In Chocky, pioneering science-fiction master John Wyndham confronts an enigma as strange as anything found in his classic works The Day of the Triffids or The Chrysalids--the mind of a child. It's not terribly unusual for a boy to have an imaginary friend, but Matthew's parents have to agree that his--nicknamed Chocky--is anything but ordinary. Why, Chocky demands to know, are there twenty-four hours in a day? Why are there two sexes? Why can't Matthew solve his math homework using a logical system like binary code? When the questions Chocky asks become too advanced and, frankly, too odd for teachers to answer, Matthew's parents start to wonder if Chocky might be something far stranger than a figment of their son's imagination. Chocky, the last novel Wyndham published during his life, is a playful investigation of what being human is all about, delving into such matters as child-rearing, marriage, learning, artistic inspiration--and ending with a surprising and impassioned plea for better human stewardship of the earth.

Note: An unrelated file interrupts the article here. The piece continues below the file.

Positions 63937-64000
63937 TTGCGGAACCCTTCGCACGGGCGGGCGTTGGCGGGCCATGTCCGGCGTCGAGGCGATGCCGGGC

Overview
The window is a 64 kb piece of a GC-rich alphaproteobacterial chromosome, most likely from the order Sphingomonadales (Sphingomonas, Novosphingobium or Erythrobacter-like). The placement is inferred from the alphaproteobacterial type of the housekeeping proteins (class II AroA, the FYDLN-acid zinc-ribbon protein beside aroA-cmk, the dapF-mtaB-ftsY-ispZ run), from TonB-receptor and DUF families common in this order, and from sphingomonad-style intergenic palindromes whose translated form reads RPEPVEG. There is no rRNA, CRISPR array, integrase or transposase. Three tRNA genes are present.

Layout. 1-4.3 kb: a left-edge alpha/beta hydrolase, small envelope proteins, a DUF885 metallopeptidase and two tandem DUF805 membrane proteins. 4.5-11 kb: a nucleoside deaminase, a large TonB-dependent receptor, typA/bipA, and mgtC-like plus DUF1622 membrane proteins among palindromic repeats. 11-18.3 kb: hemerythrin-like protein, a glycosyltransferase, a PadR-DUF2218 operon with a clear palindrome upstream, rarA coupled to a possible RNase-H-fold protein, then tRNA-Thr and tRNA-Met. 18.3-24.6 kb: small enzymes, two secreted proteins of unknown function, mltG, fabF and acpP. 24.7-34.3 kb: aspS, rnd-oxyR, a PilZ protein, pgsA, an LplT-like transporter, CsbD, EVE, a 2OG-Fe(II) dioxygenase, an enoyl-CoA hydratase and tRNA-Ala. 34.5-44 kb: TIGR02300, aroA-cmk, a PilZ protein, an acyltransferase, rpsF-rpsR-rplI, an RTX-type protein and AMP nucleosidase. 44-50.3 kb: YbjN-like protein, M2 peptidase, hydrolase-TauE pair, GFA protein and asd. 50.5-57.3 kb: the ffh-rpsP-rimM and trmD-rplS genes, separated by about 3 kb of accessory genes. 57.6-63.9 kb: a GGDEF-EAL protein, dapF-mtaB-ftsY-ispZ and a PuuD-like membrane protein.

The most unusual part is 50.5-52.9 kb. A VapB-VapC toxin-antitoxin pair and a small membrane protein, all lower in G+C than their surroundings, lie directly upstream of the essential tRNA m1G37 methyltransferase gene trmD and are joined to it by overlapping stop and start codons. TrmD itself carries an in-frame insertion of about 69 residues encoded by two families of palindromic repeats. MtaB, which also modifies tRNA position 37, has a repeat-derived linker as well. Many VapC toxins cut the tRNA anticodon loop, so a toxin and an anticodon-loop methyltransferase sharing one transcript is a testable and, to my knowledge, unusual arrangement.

About the Author
John Wyndham is the pen name of John Wyndham Parkes Lucas Beynon Harris (1903-1969), the son of an English barrister. The boy's parents separated when he was eight, and after attending various boarding schools, he lived off family money while trying his hand--unsuccessfully--at careers such as law, commercial illustration, and advertising. In 1924 he turned to writing, and within a number of years he was selling short stories, mostly science fiction, to pulp magazines in America, as John Beynon or John Beynon Harris. During World War II, he served behind the lines in the British army, and in 1951 he published The Day of the Triffids, his first novel as John Wyndham, to tremendous success. Wyndham's six other novels include The Kraken Wakes and The Midwich Cuckoos, and The Chrysalids (published as an NYRB Classic). Margaret Atwood is the author of more than forty books of fiction, poetry, and critical essays, including the 2000 Booker Prize-winning The Blind Assassin; Alias Grace, which won the Giller Prize and the Premio Mondello; The Robber Bride, Cat's Eye, The Handmaid's Tale, and The Penelopiad. Her latest work is a book of short stories called Stone Mattress: Nine Tales (2014). Her newest novel, Madd-Addam (2013) is the third in a trilogy comprising The Year of the Flood (2009) and the Giller and Booker Prize-nominated Oryx and Crake (2003). Atwood lives in Toronto with the writer Graeme Gibson.